Hydrogen could be the fuel of the future, if someone can help bring the price down.
Hydrogen’s obtained by splitting water into it’s two parts, oxygen and hydrogen. Right now, the only method for doing the splitting involves platinum as a catalyst. Platinum is expensive, and that’s the main reason for the high cost of hydrogen as a fuel. But some researchers from the Massachusetts Institute of Technology may have more cost-effective solution.
Chemist Daniel Nocera, head of the M.I.T.’s Solar Revolution Project, is focused on making the splitting less expensive. Nocera and postdoctoral fellow Matthew Kanan discovered it could be accomplished by simply adding the metals cobalt and phosphate to water and running a current through it. In contrast to platinum ($2,000 an ounce), cobalt and phosphate cost roughly $2.25 an ounce and $.05 an ounce, respectively.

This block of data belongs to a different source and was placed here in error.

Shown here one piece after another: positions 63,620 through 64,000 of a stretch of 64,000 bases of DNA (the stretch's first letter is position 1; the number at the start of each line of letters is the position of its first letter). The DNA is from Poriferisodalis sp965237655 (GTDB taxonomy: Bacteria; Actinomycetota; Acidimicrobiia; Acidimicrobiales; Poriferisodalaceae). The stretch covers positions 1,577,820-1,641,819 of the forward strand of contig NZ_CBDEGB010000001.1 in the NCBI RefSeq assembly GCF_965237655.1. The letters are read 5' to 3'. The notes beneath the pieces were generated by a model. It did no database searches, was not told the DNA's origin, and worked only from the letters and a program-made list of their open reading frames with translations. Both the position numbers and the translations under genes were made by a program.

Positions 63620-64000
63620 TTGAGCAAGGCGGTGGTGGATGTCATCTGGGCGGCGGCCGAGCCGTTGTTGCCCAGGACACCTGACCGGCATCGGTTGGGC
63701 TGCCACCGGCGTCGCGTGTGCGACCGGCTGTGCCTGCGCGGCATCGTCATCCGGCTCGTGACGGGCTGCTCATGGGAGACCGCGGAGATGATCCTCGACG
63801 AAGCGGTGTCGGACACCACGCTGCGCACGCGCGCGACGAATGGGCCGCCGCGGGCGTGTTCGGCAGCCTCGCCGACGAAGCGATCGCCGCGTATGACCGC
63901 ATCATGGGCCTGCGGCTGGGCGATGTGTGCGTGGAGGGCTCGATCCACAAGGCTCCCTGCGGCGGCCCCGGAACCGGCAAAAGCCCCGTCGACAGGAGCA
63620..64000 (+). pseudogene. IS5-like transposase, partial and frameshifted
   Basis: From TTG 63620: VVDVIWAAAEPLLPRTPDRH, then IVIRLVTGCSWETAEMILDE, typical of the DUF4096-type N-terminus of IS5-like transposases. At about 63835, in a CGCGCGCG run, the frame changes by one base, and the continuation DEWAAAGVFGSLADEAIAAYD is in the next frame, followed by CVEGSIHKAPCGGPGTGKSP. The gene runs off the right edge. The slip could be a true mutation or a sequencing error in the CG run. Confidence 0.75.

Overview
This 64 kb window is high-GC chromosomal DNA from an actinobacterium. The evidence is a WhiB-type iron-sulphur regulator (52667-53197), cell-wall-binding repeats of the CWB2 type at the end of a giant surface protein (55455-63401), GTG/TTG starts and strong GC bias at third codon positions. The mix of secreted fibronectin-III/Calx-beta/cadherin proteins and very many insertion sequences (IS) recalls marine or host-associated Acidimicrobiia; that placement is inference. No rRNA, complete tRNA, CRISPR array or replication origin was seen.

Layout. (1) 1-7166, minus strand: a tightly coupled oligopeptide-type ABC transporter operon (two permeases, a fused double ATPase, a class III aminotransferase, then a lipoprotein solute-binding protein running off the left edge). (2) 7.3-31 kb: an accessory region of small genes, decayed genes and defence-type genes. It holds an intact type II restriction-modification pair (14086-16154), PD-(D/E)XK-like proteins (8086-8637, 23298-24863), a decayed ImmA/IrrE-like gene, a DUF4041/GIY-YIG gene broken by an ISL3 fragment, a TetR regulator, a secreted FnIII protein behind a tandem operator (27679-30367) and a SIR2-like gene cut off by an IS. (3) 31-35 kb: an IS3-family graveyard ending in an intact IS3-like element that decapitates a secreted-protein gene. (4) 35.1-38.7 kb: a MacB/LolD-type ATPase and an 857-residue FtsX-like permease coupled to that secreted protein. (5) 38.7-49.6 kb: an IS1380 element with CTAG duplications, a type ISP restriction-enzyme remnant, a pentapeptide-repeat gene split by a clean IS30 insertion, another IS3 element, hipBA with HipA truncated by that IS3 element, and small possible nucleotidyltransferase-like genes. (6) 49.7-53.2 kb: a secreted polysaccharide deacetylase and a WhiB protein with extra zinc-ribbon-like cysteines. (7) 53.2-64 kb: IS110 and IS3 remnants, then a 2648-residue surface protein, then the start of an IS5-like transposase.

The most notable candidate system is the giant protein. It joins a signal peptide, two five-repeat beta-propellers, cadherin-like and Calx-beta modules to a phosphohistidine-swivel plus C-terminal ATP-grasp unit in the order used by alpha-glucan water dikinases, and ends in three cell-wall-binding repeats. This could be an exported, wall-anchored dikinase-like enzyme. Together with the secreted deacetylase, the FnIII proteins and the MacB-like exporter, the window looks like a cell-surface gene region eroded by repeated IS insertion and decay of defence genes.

Nocera is hoping that in the future, your house could be layered with solar panels producing enough electricity to power an inexpensive home based hydrogen refueler.